Customer Service | Help | FAQ | PEP-Easy | Report a Data Error | About
Tip: To print an article…

PEP-Web Tip of the Day

To print an article, click on the small Printer Icon located at the top right corner of the page, or by pressing Ctrl + P. Remember, PEP-Web content is copyright.

For the complete list of tips, see PEP-Web Tips on the PEP-Web support page.

Rangell, L. (1983). Some Thoughts on Barry Siegel's Thoughts on “Thoughts on Termination”. Psychoanal. Inq., 3(4):705-714.

(1983). Psychoanalytic Inquiry, 3(4):705-714

Some Thoughts on Barry Siegel's Thoughts on “Thoughts on Termination”

Leo Rangell, M.D.

This is a reply to the discussion of Dr. Barry Siegel (1982) to my paper on termination in a recent issue of this Journal (Rangell, 1982).

My first remarks relate to Dr. Siegel's questions about the centrality of anxiety in neurosogenesis. To Dr. Siegel's disagreement with what he paraphrases as my opinions, I did not state nor do I feel that anxiety is the only motive for defense. Quite the contrary, the entire gamut of unpleasurable affectsdepression, guilt, shame, or more commonly, various combinations and subtle shadings of these, are operative intrapsychically as the motive for defense and subsequent compromise formations. I not only agree that other affects of unpleasure play a part in initiating and maintaining the neurotic state but would go further. I think that all of them play a part commonly, if not perhaps in all cases. Affective states of unpleasure, I have pointed out, usually present themselves clinically as an aggregate syndrome, akin to Glover's (1938) “fused affects,” which remain the task of the analyst to destratify in the analytic process.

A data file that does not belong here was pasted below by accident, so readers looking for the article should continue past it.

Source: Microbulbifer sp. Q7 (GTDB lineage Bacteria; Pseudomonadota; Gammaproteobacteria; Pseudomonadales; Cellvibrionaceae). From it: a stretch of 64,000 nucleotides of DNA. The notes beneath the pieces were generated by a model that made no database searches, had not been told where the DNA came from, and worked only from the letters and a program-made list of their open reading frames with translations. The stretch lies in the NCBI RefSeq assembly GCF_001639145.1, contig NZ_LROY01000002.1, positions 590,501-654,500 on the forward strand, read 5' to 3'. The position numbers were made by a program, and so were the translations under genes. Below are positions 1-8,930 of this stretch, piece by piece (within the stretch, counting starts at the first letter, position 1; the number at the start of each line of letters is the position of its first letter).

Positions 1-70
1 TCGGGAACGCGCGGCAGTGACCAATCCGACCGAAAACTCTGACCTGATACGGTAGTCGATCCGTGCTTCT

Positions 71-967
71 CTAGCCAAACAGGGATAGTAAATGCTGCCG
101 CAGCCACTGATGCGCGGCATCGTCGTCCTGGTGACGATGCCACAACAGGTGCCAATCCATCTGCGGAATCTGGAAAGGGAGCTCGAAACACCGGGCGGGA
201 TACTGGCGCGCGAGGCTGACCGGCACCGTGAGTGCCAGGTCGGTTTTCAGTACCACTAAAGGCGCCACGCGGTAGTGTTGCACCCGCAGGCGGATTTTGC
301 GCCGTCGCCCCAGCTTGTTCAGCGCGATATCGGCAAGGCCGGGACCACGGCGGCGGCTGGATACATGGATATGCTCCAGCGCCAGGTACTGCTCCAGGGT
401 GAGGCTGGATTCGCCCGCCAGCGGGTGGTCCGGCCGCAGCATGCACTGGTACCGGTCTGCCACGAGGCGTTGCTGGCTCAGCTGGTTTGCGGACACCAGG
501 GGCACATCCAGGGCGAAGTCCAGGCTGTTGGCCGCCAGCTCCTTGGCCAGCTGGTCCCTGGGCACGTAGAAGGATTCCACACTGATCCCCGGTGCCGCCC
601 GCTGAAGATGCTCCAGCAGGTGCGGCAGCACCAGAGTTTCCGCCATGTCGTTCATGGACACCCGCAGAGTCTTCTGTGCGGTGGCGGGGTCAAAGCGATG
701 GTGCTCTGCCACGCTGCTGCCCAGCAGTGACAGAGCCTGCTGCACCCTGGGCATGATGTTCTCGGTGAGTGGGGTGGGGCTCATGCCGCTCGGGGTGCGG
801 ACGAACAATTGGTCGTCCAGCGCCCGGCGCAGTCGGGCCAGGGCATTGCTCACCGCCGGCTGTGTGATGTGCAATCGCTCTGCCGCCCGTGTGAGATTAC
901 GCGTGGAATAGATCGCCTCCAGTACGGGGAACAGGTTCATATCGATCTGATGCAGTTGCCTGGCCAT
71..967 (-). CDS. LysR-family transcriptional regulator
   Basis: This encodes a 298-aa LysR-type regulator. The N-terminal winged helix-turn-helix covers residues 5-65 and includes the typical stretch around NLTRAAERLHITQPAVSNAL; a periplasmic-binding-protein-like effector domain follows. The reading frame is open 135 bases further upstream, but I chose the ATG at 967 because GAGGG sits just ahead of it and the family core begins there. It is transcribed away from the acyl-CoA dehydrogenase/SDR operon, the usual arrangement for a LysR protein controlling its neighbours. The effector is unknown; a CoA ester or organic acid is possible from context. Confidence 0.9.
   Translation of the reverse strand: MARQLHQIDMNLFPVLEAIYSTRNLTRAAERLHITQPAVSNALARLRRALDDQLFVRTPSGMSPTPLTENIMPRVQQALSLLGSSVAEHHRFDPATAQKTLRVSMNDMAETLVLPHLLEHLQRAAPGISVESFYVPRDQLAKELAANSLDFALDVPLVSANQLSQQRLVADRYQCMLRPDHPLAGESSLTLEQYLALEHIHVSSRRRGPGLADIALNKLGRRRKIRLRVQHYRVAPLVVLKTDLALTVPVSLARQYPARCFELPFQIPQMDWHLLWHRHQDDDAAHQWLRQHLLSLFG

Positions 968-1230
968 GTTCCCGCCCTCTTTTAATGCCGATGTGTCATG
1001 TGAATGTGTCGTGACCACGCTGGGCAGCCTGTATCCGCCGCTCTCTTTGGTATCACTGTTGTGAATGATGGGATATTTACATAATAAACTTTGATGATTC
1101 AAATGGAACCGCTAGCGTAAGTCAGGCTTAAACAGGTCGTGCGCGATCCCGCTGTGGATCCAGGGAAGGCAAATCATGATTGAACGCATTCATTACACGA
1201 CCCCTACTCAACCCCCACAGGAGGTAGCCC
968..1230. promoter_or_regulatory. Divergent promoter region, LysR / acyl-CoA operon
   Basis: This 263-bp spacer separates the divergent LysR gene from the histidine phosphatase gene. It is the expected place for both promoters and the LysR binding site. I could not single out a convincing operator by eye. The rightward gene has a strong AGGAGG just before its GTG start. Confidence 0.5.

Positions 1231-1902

[This is a summary or excerpt from the full text of the book or article. The full text of the document is available to subscribers.]

Copyright © 2019, Psychoanalytic Electronic Publishing, ISSN 2472-6982 Customer Service | Help | FAQ | Download PEP Bibliography | Report a Data Error | About

WARNING! This text is printed for personal use. It is copyright to the journal in which it originally appeared. It is illegal to redistribute it in any form.